Konica Minolta magicolor 2430DL/2530DL drum cartridge end of life

(This article has been updated)

It can be jolly annoying to be printing away at the end of a hard day and to then find that your Konica Minolta 2530 DL printer decides it has had enough and it is not going to print for you because the OPC drum cartridge has reached ‘end of life’. Okay the warning has probably been flashing for the last 500 pages and you meant to do something about it, but it is 11pm and you need that document.

This article will show you how you can reset the error message and get that document printed. I discovered the answer here but I thought some pictures would probably help.

(The 2430DL and other Konica Minolta 2400/2500 series printers use the same parts so this should be just as applicable to them)

Obviously you do all the following steps at your own risk.

So the display shows

Drum cartridge
end of life

(I should have taken a picture, shouldn’t I!)

Firstly where is the OPC drum cartridge?

Open the top of the printer using the handle underneath the exit paper tray.

Inside the printer you can see the green handle of the OPC drum cartridge. The OPC drum cartridge collects the waste toner and eventually fills up. The printer calculates when it should be full and displays the warning that it is end of life. It isn’t, it is just a calculation and you can eek more life out of the cartridge until it is really full.

For the record I reckon you actually get about 6500 pages from a drum cartridge if you are married to a primary school teacher, with about the last 500 from a drum which is stated as being at 0%. I will update this article to say how many extra pages I got after the ‘paper-clipping’ the drum. See below for the update.

(Of course you already know you can do a lot more printing from the toner cartridges than the printer actually says… don’t you? Maybe I should do another article with info on that, including the weights of full and empty toner cartridges…)

So how are we to get rid of the message?

We need our secret ingredient, a paper clip.

Open it out to get rid of the longer loop. We only need the shorter loop (you could use wire for the task but a paperclip seems to be exactly the right size). Snap off the longer loop by repeatedly bending the wire till it snaps, or use a pair of wire clippers.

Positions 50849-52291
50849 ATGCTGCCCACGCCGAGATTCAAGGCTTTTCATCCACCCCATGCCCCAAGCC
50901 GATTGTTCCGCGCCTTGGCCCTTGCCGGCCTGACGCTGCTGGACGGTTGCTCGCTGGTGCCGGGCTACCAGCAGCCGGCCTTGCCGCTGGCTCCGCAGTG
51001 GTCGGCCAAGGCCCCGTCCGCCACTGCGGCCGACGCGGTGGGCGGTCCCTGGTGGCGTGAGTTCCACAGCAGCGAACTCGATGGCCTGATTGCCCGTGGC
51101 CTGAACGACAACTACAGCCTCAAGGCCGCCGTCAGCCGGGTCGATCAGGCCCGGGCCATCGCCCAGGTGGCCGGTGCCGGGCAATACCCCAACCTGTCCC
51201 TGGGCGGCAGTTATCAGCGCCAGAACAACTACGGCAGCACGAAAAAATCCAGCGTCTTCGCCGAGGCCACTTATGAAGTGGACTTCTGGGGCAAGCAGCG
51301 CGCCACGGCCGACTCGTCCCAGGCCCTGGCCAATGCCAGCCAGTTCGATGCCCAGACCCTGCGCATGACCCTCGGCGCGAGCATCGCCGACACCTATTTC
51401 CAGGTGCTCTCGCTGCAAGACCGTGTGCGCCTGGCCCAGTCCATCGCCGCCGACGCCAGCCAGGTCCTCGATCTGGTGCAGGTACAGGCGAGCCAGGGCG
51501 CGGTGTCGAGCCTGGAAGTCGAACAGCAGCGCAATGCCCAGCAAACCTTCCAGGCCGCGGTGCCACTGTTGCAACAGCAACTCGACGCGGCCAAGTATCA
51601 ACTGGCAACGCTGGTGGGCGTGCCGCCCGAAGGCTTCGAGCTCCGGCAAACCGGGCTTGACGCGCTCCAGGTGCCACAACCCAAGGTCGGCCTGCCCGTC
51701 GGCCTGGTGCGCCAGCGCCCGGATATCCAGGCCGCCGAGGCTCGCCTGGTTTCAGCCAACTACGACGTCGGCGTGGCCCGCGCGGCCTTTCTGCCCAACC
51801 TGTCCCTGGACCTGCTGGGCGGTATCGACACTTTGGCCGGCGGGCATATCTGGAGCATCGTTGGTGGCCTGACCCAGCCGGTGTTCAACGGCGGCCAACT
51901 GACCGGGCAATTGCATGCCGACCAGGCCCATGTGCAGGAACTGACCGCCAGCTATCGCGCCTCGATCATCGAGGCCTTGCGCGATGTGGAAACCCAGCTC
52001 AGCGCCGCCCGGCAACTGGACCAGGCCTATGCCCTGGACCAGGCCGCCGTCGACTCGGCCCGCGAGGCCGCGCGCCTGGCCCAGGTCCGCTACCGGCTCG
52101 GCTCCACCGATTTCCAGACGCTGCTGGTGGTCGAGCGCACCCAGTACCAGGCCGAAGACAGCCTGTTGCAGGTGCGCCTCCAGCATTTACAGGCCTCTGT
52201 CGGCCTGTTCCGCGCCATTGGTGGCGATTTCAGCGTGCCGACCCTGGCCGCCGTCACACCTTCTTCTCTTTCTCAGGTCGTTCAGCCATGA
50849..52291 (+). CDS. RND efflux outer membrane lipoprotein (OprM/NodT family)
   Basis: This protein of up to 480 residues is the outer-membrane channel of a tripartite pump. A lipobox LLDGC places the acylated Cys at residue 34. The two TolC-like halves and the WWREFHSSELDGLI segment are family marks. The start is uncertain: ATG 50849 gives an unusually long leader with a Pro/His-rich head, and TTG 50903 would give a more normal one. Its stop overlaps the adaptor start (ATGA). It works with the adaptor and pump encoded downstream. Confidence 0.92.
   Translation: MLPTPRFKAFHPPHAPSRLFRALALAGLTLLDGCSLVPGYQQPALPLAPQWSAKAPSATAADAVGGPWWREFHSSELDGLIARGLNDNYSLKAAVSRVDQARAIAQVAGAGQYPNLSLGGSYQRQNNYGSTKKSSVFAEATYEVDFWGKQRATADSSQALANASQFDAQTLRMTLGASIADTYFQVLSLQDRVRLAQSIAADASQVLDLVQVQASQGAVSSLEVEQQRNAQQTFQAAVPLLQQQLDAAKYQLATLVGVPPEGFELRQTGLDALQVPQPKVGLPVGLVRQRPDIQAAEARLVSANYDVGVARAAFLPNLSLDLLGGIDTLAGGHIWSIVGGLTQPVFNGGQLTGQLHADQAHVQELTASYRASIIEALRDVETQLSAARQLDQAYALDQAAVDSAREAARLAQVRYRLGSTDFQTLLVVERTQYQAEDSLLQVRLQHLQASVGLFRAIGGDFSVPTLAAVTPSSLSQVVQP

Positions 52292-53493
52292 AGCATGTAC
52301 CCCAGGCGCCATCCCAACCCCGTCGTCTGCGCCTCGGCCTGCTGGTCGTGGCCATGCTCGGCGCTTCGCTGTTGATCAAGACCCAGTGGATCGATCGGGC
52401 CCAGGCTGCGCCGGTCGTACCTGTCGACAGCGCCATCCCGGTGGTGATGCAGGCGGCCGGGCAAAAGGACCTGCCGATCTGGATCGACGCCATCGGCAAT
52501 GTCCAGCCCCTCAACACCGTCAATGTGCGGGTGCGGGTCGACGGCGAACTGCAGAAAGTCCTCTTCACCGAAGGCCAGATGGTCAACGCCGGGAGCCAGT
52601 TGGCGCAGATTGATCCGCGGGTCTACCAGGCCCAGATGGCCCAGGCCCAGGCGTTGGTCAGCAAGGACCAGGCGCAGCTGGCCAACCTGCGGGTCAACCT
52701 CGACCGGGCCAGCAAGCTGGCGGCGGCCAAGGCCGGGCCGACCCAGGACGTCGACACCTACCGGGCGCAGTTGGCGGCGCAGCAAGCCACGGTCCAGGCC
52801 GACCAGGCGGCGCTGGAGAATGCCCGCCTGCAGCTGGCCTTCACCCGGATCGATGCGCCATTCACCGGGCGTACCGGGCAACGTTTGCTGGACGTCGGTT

Switch off the printer.

Take the OPC drum cartridge out of the printer and put it on a desk. In the top right corner you will see a fuse.

Lever the fuse out carefully with a biro.

If you examine it you will see it has no internal wire. What I think happens is that the printer passes a current over the fuse at a high enough current to blow the fuse. If current passes, the printer knows that a new cartridge has been inserted and it will restart it’s drum use counter. So we are going to place the fuse inside the inner loop of the paperclip. It will fit quite snugly.

Carefully put the fuse back into the holder, making sure that the paperclip loop is visible. The loop itself is held in place by the fuse which in turn is held in place by the fuse holder.

Look inside the printer. You can see the two copper strips used by the printer to touch the fuse ends. We are going to allow current to pass between the two strips using the paperclip loop, thereby fooling the printer into thinking we have fitted a new drum cartridge.

Put the OPC drum cartridge back into the printer and shut the printer top.

Power up the printer. After all the normal self tests have completed, together with any calibration, you will see that the ‘end of life’ message has gone.

Switch off the printer and remove the paperclip loop from the fuse. Place the fuse back into the holder and put the drum cartridge back into the printer and power the printer up.

You may now print again. Just make sure the document was really worth all the effort.

Dec 2012 Update:
So I managed to eek out another 13 months of life from the so called full OPC drum cartridge in which time I (or mostly my wife) printed more than 7800 extra pages!

The OPC drum cartridge was heavy when I removed it, weighing 1289g. That is all unused, waste toner for which you have paid a hefty price.